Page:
Eighteen people were killed and 243 wounded during unrest in Uzbekistan’s autonomous province of Karakalpakstan over plans to curtail its autonomy, Uzbek authorities said.
Security forces detained 516 people while dispersing protesters on Friday but have released many of them, the national guard press office told a briefing.
토요일에, President Shavkat Mirziyoyev dropped plans to amend articles of the constitution concerning Karakalpakstan’s autonomy and its right to secede. He also declared a month-long state of emergency in the north-western province.
According to official reports, protesters marched through the provincial capital of Nukus last Friday and tried to seize local government buildings.
Photographs from Nukus, published on Sunday by the news website Kun.uz, showed street barricades, burnt out trucks and a heavy military presence including armoured personnel carriers.
Videos shared on social media showed at least two severely wounded people being carried away by their arms and legs. One was bleeding from the abdomen, while the other was screaming.
Another showed a young man crouching by an apparently lifeless body in the street, screaming “a man is dying”, and running for cover as shots rang out.
An exiled opposition politician, Pulat Ahunov, told Reuters over the weekend that people were unable to move around or obtain more information because of a state of emergency imposed by the authorities.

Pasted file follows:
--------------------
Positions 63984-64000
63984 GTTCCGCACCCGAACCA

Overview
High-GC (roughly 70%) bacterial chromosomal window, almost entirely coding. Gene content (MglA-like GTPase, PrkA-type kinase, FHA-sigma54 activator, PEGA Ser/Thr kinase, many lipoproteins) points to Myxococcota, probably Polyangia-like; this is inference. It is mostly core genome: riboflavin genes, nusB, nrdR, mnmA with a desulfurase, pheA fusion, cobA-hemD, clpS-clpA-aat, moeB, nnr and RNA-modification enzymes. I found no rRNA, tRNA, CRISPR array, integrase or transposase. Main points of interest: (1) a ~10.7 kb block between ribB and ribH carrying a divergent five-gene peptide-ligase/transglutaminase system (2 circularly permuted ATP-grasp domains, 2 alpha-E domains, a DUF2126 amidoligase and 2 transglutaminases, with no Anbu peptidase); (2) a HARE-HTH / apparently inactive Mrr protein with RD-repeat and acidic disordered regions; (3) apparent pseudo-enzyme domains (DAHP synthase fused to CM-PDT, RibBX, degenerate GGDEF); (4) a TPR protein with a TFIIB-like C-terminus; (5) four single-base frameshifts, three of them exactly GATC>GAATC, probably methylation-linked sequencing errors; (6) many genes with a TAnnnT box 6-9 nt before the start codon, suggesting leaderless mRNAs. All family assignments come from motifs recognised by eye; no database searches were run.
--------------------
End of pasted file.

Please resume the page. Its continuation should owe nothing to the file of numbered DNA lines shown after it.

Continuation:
Uzbekistan is a tightly controlled former Soviet republic where the government clamps down hard on any form of dissent. It was the second outbreak of unrest in central Asia this year, 후 Kazakhstan crushed mass protests in January and Russia and other former Soviet republics sent in troops to help restore order.
The protests in Uzbekistan were prompted by planned constitutional changes that would have stripped Karakalpakstan of its autonomous status. In a U-turn, the president dropped those plans on Saturday.
Ahunov, the chair of the opposition Berlik party, told Reuters from Sweden that he condemned the use of lethal force. “The authorities, from the start, should have opted for dialogue and negotiations,”그는 말했다. He said he feared the potential for the situation to escalate into an ethnic conflict between Uzbeks and Karakalpaks, a minority group with their own language.
Authorities had called a public meeting for Tuesday to discuss the situation, 그는 덧붙였다.
Kazakhstan said it was concerned by the events in Uzbekistan and welcomed moves by the authorities to stabilise the situation.
Steve Swerdlow, associate professor of human rights at the University of Southern California and an expert on the region, said Uzbekistan should engage as transparently as possible in declaring casualties and the use of force and over the longer term look at what concerns were at the heart of the protests.